Paris police ban anti-gay marriage protest from Champs Elysées
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Paris police have banned opponents of gay marriage from demonstrating on the world-famous Champs Elysées avenue on Sunday. Opponents of the government’s bill legalising same-sex marriage claim the move is political.
The self-styled “Demo for All” movement said Tuesday it would appeal against the Paris police’s ruling that it could not march down the Champs Elysées on Sunday 24 March, as it planned.
The ban also extended to the Place de la Concorde and the Place de l’Etoile, at either end of the avenue, and Invalides, the vast space in front of Paris’s military museum and hospital, the organisers said in a statement.
The police announcement came after the failure of negotiations in which the anti-gay marriage activists refused to back down on their plan to march down the avenue, which is home to luxury hotels, shops and restaurants and a major tourist attraction.
One of the leaders of the movement, comedian Frigide Barjot, at one point declared that they would camp out on the avenue once the march was over.
Claiming that the ban is a “political decision dressed up as a police measure”, the organisers’ statement insisted that the demonstration would take place “but in a strictly legal context”.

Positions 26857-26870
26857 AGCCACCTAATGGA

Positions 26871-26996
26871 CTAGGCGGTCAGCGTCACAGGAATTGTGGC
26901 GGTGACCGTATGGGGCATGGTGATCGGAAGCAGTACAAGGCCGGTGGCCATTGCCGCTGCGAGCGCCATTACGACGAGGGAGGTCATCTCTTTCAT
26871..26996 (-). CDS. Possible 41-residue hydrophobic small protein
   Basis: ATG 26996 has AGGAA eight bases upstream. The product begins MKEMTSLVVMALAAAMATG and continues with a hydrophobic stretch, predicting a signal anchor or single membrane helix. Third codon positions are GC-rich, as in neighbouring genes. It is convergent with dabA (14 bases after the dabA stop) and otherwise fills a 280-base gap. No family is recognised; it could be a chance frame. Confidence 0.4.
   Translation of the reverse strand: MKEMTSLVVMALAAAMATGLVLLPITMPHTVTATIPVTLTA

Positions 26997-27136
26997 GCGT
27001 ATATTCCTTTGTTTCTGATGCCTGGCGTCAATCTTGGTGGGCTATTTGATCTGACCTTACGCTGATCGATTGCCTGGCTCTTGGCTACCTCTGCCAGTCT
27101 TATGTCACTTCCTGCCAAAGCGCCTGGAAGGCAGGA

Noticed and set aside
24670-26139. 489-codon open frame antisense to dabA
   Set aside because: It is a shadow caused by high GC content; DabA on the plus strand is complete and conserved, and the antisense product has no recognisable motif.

The far-right Bloc identitaire, a small group which has hit headlines with wine and pork sausage picnics in districts with large Muslim populations, gave its backing to the Demo for All in a statement.
“The Champs Elysées belongs to the French, not the tourists!” it said.
And the leader of the mainstream right-wing UMP in parliament, Christian Jacob, linked the protest to the debate on taxing or means-testing family allowances.
Accusing President François Hollande of wanting to “smash family policy”, Jacob called on “all those French people who are attached, above and beyond the fight against marriage and adoption for homosexuals, to the defence of our family policy” to turn out on Sunday.
The bill has already been through its first reading in the lower house of parliament and goes before the Senate on 2 April.
A demonstration against it in Paris on 13 January brought hundreds of thousands onto the streets.
Justice Minister Christiane Taubira, who has piloted the legislation through parliament, on Tuesday told Libération newspaper that it should be “wrapped up” before the summer, or “at worst” in the autumn.
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